While the above definition reflects on what FDI is; the justification for choosing to explore FDI in China is drawn from multiple studies that also explored FDI in China. Evidence from Shan, (2002) suggests that at provincial level, labour quality, market size, average wage, and level of infrastructural development make China attractive. A study that sought to explore FDI determinants, in Guangdong province of China using firm micro-level data Ng and Tuan (2003) found that quota effects, firm size and transaction costs were significant factors for locational choice by foreign investors. The justification for choosing China is also drawn from a research by Fung et al., (2002) which revealed that United States direct investments in China are influenced by local market demand, whereas Hong Kong investments in China are in influenced by labour costs. Fundamentally, a discussion of FDI calls for consideration of globalization because economies are inextricably... ... middle of paper ... ...: University of Nottingham.
11 (3), pp.46 Lin, Z. (2013). VAT replacing business tax: A major tax reform in china. International Tax Journal, 39(2), 17-22,43-44 Wolfers, L., & Ng, C. (2013). VAT reform in China: impact on construction and real estate.
Relevance According to the International Monetary Fund (IMF), World Economic Outlook, advanced economies with deficits will need to compensate for decreases in domestic demand with increases in international exports. Emerging markets such as China and India will compensate by shifting from international markets to their own domestic markets. The IMF has also projected that China will overtake the US economy by 2015 and India is expected to be equal in size to the US economy by 2020 (International Monetary Fund (IMF), 2011). It is clear that the continued expansion of China’s and India’s economies places them as a dominant economic forces that Multinational Enterprises will have to compete with for market share in China, India, emerging markets and domestically. Professor Khanna in his article China + India the Power of Two emphasizes the importance of businesses gaining a competitive advantage by not only looking at China and India as separate countries but by developing business strategies that consider China and India as major trading partners.
Scott, Robert E. “The China Toll.” Economic Policy Institute. 23 Aug. 2012. Web. 8 Dec. 2013. http://www.epi.org/publication/bp345-china-growing-trade-deficit-cost/ U.S. Census Bureau. “Trade in Goods with China.” U.S. International Trade Data.
Presently the Asian economies, particularly the EMEs, depend increasingly on domestic demand (ADB [Asian Development Bank], 2012). Asian economy did not just recover from the global crises rapidly, but also helped to go into a recovery phase. In one of his articles D. K. Das states that, “Asian economy, in particular China, provided the much-needed support to the global recovery. What is beginning to be referred to as the Great Recession would have been deeper and longer without the support of the Asian economy.” (Das, 2011). According to Das, compared to the recovery after the Asian financial crisis (1997-1998),... ... middle of paper ... ...012.687618 Green, S. (2011, April).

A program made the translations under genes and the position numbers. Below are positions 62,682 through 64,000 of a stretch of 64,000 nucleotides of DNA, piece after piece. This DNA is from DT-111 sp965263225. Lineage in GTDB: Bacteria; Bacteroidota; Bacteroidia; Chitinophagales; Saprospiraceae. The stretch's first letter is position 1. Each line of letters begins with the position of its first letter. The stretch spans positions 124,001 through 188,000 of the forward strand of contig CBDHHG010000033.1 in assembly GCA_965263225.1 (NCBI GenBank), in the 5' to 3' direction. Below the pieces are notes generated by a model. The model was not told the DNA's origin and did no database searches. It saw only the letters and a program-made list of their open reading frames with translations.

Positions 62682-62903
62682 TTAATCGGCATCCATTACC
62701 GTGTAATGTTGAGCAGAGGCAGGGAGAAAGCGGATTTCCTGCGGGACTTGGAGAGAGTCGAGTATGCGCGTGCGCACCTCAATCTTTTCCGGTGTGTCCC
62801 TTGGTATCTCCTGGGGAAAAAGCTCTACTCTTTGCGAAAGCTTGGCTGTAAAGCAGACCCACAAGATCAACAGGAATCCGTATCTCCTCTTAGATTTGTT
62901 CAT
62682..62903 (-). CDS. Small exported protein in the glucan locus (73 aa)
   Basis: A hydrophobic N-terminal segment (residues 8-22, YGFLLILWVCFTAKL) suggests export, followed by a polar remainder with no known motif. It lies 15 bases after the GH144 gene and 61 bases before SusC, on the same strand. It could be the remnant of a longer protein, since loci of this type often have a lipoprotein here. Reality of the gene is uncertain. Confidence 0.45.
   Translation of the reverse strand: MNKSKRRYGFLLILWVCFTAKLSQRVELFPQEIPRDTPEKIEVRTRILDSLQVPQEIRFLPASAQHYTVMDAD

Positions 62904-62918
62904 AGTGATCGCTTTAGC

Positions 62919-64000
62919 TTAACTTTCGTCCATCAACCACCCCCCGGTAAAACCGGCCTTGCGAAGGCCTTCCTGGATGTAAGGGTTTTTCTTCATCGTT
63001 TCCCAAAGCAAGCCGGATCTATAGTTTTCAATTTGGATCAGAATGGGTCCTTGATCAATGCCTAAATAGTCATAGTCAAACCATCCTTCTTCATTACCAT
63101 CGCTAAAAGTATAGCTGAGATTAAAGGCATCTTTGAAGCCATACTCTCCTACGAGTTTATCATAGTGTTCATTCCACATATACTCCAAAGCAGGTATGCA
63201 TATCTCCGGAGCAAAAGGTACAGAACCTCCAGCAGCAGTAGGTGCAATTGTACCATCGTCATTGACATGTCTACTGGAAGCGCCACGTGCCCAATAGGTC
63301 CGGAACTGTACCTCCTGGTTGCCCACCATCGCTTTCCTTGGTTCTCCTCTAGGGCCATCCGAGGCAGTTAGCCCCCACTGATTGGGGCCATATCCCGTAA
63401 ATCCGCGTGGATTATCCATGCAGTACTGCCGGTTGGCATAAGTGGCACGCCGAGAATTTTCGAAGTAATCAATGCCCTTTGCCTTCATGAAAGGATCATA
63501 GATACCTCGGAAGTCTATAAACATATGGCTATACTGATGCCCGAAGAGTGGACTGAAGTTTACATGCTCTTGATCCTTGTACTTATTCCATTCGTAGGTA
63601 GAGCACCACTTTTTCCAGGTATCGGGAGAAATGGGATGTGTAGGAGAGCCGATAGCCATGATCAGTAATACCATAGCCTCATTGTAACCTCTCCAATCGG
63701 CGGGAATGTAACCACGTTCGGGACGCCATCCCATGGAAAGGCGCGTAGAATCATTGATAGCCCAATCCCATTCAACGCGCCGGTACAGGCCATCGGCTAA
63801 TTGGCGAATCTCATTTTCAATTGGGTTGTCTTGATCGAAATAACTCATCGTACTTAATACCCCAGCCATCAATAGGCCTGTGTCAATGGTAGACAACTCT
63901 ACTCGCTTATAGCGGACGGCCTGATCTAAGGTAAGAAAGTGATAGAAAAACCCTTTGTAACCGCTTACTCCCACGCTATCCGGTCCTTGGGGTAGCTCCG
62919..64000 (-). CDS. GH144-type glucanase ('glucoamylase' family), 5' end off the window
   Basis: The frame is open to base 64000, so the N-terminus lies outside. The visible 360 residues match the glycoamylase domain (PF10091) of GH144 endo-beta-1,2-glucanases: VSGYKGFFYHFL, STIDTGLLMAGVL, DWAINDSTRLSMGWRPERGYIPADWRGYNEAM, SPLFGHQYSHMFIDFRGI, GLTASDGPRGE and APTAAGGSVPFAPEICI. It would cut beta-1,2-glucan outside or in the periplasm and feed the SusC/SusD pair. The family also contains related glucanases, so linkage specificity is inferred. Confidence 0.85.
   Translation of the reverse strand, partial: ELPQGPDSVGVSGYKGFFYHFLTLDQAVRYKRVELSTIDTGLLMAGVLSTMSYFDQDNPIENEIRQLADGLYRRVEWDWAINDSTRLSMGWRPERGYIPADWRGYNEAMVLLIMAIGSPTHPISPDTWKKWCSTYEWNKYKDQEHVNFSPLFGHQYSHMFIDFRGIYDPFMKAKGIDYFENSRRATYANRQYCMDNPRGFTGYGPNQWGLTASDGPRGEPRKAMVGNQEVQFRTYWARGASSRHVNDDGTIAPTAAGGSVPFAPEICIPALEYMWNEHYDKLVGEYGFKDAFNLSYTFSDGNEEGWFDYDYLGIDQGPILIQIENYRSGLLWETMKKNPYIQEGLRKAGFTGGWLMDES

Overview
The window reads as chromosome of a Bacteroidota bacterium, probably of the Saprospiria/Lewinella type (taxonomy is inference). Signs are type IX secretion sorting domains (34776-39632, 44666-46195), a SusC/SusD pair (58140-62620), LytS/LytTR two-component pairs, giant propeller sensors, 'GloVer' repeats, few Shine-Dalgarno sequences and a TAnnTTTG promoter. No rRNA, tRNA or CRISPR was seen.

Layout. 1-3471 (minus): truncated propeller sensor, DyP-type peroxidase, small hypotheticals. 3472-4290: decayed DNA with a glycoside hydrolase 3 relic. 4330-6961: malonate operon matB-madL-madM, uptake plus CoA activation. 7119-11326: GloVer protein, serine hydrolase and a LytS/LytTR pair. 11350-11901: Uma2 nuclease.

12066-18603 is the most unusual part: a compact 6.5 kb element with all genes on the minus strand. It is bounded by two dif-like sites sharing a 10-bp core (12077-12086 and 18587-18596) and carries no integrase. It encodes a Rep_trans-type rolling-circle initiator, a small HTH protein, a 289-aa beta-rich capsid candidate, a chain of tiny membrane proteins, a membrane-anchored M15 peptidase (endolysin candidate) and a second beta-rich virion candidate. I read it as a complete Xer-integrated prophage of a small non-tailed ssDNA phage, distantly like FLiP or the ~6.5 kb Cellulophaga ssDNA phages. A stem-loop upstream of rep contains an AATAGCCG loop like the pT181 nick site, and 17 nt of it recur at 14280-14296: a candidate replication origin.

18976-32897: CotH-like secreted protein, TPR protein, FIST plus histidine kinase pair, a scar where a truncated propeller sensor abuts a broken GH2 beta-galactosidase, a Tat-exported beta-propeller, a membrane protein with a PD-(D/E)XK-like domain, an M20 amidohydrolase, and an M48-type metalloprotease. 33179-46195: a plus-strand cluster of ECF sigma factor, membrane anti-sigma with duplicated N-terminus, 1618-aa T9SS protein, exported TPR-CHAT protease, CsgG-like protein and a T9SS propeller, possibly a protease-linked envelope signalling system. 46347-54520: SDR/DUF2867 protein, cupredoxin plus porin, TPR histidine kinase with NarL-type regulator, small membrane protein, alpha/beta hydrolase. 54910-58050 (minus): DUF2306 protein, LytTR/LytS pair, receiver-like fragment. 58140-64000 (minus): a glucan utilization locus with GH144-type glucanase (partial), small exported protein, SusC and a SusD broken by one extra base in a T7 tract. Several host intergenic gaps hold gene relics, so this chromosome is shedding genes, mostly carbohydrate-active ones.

its rapid and successful development, China has been exposed under the spotlight all the time. The world economic crisis happened in 2007 not only damaged the economy of America but also the international image. We have seen the vulnerability of American economy and the failing role of taking responsibility for the economic crisis. Simultaneously, as a huge economy, China is the only country recovers in the minimum duration. The recovery of China also contributes to the spring back of regional and global economy.
Economic Roundup Issue 4. Department of the Treasury (Australia). http://www.treasury.gov.au/PublicationsAndMedia/Publications/2012/Economic-Roundup-Issue-4/HTML/article4 Heiduk, G., & McCaleb, A. (2012). China’s competitiveness in international trade: The impact of innovation and human capital – Review of empirical literature.
6 Olga Poluzakova; “Features of China’s Economy and its Prospects”; Page 8. Translated www.rea.ru. Web: Nov. 25, 2012. 7 Rodionova IA The global industry: structural changes and trends (the second half of XX -beginning of XXI centuries. ): Monograph / / Moscow: State Educational Institution MSFU, 2009.
The financial crisis in 2008, having resulted from a tremendous bubble in the real estate market as well as highly leveraged banks and governments, has now become a debt crisis and is still an important in political discussions worldwide. Numerous employees have lost their jobs, many companies went bankrupt; nevertheless, there seemed to be one country that stroke off all difficulties and continued growing at an outstanding rate. In 2009 China’s GDP grew by 9% (www.cia.gov), while all other economies faced severe recessions. For many economists, China is an example for superior economic growth despite state-controlled industries and only limited opening of the market. But recently the number of critics has been increasing and there is much evidence in favour of them.
China’s Emerging Role in Global Outsourcing | China Business Review. Retrieved March 11, 2014, from http://www.chinabusinessreview.com/chinas-emerging-role-in-global-outsourcing/ Zupan, M. A. (2011). Cato Journal - Cato Institute. Retrieved March 10, 2014, from http://object.cato.org/sites/cato.org/files/serials/files/cato-journal/2011/5/cj31n2-1.pdf